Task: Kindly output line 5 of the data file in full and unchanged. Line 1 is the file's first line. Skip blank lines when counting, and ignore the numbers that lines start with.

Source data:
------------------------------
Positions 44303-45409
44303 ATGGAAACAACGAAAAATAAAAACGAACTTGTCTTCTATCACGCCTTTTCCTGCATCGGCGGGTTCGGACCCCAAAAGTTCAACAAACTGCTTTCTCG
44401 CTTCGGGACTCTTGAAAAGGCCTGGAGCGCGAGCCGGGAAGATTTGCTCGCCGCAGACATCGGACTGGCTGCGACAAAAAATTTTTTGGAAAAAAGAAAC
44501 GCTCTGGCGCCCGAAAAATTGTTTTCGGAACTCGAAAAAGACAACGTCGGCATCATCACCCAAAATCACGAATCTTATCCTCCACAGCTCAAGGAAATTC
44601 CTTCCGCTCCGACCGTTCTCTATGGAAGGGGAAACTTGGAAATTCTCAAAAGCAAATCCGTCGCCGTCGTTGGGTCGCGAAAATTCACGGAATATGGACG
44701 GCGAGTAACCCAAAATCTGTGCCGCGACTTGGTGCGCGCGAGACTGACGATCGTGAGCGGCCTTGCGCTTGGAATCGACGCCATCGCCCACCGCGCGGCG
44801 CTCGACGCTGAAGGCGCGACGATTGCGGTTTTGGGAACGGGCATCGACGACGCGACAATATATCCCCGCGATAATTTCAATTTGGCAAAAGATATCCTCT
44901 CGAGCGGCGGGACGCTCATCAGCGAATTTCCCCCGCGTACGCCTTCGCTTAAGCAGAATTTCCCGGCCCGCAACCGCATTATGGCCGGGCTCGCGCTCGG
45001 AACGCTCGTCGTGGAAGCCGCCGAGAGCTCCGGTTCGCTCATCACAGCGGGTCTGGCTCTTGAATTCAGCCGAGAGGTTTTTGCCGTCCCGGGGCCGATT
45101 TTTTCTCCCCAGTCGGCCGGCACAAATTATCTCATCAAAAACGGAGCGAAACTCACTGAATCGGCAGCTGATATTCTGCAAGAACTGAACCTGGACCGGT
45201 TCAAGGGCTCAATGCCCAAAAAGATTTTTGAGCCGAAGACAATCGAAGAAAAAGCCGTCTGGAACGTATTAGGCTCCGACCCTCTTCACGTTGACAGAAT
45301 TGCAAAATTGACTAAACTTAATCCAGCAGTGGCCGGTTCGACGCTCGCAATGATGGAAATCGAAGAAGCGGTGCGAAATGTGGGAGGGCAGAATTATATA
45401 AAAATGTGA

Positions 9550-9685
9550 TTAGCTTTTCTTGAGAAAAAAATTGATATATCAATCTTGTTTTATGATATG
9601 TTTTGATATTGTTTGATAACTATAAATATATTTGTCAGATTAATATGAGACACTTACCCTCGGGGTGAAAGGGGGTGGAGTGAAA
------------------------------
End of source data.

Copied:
44601 CTTCCGCTCCGACCGTTCTCTATGGAAGGGGAAACTTGGAAATTCTCAAAAGCAAATCCGTCGCCGTCGTTGGGTCGCGAAAATTCACGGAATATGGACG